rss Last update Ice sheets may be more resilient than thought, 1 hour ago

Earth Sciences news

The Alaska fire season - before and after

The 2015 Alaska fire season has been particularly brutal this year.  The fire season reached another milestone on Aug. 7 by surpassing the 5-million- mark in the number of acres burned so far this season. According to the ...

date6 hours ago in Earth Sciences
shares11 comments 0

GPM sees Hurricane Jimena's eroding eyewall

Hurricane Jimena, a once powerful Category 4 storm with maximum sustained winds estimated at 140 mph by the National Hurricane Center, has continued to weaken well east of Hawaii. The Global Precipitation Measurement or GPM ...

date18 hours ago in Earth Sciences
shares12 comments 0

Ice sheets may be more resilient than thought

Sea level rise poses one of the biggest threats to human systems in a globally warming world, potentially causing trillions of dollars' worth of damages to flooded cities around the world. As surface temperatures rise, ice ...

date18 hours ago in Earth Sciences
shares49 comments 5

The Alaska fire season—before and after

The 2015 Alaska fire season has been particularly brutal this year. The fire season reached another milestone on Aug. 7 by surpassing the 5-million- mark in the number of acres burned so far this season.

dateSep 03, 2015 in Earth Sciences
shares15 comments 0

Ocean upwelling and increasing winds

As the southern westerly winds drive the Antarctic circumpolar current around Antarctica, deep waters are forced up to the surface south of the polar front. Changes in the intensity with which this relatively warm, nutrient ...

dateSep 03, 2015 in Earth Sciences
shares6 comments 0

The escalation of natural disasters

I'm in Atlantic Canada giving a series of talks about Hurricane Sandy and what it did to New York (based on my book, Storm Surge). I've been talking about what happened in New York, hearing from people here about what has ...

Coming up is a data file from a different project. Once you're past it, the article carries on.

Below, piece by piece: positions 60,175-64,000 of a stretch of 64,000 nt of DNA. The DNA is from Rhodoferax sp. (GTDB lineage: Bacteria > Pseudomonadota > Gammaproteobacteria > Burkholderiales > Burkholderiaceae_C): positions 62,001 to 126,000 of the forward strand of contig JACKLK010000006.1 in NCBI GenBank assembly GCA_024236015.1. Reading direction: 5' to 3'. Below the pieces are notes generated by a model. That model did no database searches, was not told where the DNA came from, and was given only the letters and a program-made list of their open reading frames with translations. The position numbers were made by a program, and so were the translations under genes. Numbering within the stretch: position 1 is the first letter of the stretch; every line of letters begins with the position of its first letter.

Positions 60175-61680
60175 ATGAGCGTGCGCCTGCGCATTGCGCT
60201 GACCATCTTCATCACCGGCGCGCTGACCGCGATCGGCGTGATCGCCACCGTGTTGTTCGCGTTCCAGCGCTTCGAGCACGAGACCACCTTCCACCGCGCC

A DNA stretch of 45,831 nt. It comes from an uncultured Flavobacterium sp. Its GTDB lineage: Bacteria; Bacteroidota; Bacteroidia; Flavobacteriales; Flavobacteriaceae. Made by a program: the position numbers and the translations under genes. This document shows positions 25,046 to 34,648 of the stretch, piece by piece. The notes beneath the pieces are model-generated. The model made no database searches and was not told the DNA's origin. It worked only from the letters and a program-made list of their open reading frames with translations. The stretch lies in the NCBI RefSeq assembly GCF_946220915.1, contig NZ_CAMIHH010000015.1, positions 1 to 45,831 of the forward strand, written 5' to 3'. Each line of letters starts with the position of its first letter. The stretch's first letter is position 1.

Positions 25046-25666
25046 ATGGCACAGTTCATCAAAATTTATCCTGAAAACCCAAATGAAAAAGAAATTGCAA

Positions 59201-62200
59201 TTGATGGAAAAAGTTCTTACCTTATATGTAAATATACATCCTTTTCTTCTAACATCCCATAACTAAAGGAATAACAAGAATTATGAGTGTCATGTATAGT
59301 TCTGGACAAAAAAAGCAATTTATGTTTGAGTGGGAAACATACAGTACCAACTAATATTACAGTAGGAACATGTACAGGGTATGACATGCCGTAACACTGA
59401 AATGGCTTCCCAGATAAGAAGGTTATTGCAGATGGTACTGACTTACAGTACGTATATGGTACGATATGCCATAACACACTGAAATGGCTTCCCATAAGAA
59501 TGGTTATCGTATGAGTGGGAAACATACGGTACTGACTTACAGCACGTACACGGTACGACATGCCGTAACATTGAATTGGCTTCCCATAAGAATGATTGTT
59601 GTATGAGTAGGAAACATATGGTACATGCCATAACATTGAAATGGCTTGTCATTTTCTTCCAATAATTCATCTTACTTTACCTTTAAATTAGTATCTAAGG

dateSep 02, 2015 in Earth Sciences
shares17 comments 0

How wind sculpted Earth's largest dust deposit

China's Loess Plateau was formed by wind alternately depositing dust or removing dust over the last 2.6 million years, according to a new report from University of Arizona geoscientists.

Explaining crocodiles in Wyoming

Fifty million years ago, the Cowboy State was crawling with crocodiles. Fossil records show that crocs lounged in the shade of palm trees from southwestern Wyoming to southern Canada during the Cretaceous and Eocene.  Exactly ...

Quantifying the impact of volcanic eruptions on climate

Large volcanic eruptions inject considerable amounts of sulphur in the stratosphere which, once converted into aerosols, block sun rays and tend to cool the surface of the Earth down for several years. An international team ...

What would a tsunami in the Mediterranean look like?

A team of European researchers have developed a model to simulate the impact of tsunamis generated by earthquakes and applied it to the Eastern Mediterranean. The results show how tsunami waves could hit and inundate coastal ...

Intensity of desert storms may affect ocean phytoplankton

Each spring, powerful dust storms in the deserts of Mongolia and northern China send thick clouds of particles into the atmosphere. Eastward winds sweep these particles as far as the Pacific, where dust ultimately settles ...

Earth's mineralogy unique in the cosmos
Debut of the global mix-master
New study sheds light on end of Snowball Earth period
The downs and ups of mountain building
Helium anomaly preceded Mount Ontake eruption
Extreme diving, crucial to Arctic research
Oceanographers solve mystery of beach explosion
Iron: A biological element?
Big data maps world's ocean floor

Find more news articles via sort by date page